When students are first introduced to the historical, as opposed to a devotional, study of the Bible, one of the first things they are forced to grapple with is that the biblical text, whether Old Testament or New Testament, is chock full of discrepancies, many of them irreconcilable…. In some cases seemingly trivial points of difference can actually have an enormous significance for the interpretation of a book or the reconstruction of the history of ancient Israel or the life of the historical Jesus.”—Bart D. Ehrman1

16018664585_580b37bc3a_oAs this statement from contemporary (and popular) New Testament scholar Bart D. Ehrman indicates, there those who study Christianity—its scriptures and history—who argue that the canonical gospels2 do not present a historically accurate account of the life, death, and resurrection of Jesus of Nazareth. Around Easter every year, scholars and journalists of this perspective often pen pieces on the ”Why the Resurrection Story is a Myth” or ”Did Jesus Really Rise from the Dead?” In more nuanced versions of these discussions, the credibility of early Christian accounts of Christ’s passion and resurrection is called into question, even on facts as seemingly mundane as the day on which Jesus was crucified.3 Such is the position of Ehrman, who argues that the Synoptic gospels (Matthew, Mark, and Luke) and Gospel of John portray Jesus as being killed on two different days, thus revealing their historical inaccuracy and untruthfulness.4 In this post, I will examine this claim and explain why the canonical gospels indicate that Jesus died on the same day, what has been historically called Good Friday. Continue reading

Comparing the Historical Jesus: Crucifixion

This is part of our ongoing series comparing the perspectives of J. D. Crossan and N. T. Wright on the Historical Jesus.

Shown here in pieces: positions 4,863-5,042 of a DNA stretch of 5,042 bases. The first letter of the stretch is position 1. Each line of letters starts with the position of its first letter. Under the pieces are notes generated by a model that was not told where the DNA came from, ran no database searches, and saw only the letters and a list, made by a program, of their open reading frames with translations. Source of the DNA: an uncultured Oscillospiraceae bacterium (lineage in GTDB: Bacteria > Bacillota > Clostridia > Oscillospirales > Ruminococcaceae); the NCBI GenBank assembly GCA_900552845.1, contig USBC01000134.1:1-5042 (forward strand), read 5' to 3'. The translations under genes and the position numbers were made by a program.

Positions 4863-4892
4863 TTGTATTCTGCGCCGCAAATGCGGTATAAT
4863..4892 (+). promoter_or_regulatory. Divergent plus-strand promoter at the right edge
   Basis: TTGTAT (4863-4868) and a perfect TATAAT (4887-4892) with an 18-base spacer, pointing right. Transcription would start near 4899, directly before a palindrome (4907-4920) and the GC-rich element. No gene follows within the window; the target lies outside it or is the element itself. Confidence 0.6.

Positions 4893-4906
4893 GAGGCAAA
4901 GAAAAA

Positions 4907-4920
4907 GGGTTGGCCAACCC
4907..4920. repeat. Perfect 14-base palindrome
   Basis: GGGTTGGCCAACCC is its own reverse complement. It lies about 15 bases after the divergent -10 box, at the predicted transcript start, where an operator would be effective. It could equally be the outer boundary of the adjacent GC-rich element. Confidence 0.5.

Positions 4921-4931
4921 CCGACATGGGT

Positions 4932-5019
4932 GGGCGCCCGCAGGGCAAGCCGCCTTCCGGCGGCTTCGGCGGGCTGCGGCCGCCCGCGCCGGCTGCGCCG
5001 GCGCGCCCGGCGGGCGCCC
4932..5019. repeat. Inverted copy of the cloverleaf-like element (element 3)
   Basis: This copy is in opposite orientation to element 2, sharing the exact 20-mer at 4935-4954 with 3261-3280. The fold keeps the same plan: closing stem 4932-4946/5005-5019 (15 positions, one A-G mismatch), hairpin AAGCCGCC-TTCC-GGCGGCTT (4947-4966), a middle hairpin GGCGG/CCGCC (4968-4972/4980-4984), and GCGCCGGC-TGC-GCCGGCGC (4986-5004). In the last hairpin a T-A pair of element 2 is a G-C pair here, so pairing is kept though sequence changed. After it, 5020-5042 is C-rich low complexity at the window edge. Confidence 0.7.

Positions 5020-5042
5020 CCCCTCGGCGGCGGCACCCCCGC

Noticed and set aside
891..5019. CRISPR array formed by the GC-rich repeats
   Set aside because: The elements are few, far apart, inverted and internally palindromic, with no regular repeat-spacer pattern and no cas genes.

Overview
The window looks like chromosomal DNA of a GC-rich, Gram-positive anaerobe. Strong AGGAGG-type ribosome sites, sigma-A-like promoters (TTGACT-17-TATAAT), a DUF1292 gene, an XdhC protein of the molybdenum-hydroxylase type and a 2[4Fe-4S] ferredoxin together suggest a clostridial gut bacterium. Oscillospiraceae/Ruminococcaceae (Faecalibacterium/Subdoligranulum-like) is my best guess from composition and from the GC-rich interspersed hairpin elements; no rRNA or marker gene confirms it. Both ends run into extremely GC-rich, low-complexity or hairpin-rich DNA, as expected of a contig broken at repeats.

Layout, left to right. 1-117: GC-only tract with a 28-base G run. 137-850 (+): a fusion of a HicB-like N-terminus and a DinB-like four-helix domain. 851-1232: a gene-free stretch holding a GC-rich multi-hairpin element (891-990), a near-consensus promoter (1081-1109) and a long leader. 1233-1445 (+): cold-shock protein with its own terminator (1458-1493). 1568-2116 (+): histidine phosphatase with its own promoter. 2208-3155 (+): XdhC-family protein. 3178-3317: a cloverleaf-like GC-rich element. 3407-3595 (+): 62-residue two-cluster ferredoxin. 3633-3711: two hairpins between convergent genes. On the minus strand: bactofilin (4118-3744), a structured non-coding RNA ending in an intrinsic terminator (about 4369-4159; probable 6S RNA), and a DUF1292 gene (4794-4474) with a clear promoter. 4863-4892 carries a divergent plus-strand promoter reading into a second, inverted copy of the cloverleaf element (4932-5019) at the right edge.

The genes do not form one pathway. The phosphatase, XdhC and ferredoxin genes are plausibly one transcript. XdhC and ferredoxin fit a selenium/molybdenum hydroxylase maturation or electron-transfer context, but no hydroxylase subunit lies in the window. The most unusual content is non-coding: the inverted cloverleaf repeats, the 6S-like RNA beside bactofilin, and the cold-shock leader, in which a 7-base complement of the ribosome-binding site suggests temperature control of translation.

The Crucifixion, by Cano Alonso

The Crucifixion, by Cano Alonso

This post considers Crossan and Wright’s perspectives on the crucifixion and death of Jesus of Nazareth. Crossan understands the reason for the crucifixion of the historical Jesus to rest with his preaching of radical egalitarianism, open commensality, and rhetoric against established Judaism. As a Mediterranean Jewish peasant, Jesus defied the acceptable social standards of behavior and resisted the established Jewish religious understanding of social practices.[1] Arguing for an understanding of the historical Jesus as what amounts to a first century Jewish cynic, Crossan believes that Jesus’ form of social resistance toed the line between the covert and overt rejection of authority; ultimately, such a position made Jesus and his movement a highly volatile mixture in the wake of the apocalypticism of John the Baptist.[2] Jesus’ position with the Jewish authorities did not fare well with his symbolic destruction of the Jewish Temple in Jerusalem the week before Passover, the most politically and religiously charged freedom festival that the Jewish people celebrated.[3] Crossan further argues that the canonical accounts of the crucifixion cannot be accurate history, but are instead prophecy historicized that plays into the later understanding of the Christian church.[4] Thus, Crossan concludes that the historical Jesus was crucified as a result of his causing civil unrest in Jerusalem during the Passover period and his radically anti-establishment teachings and parables. Continue reading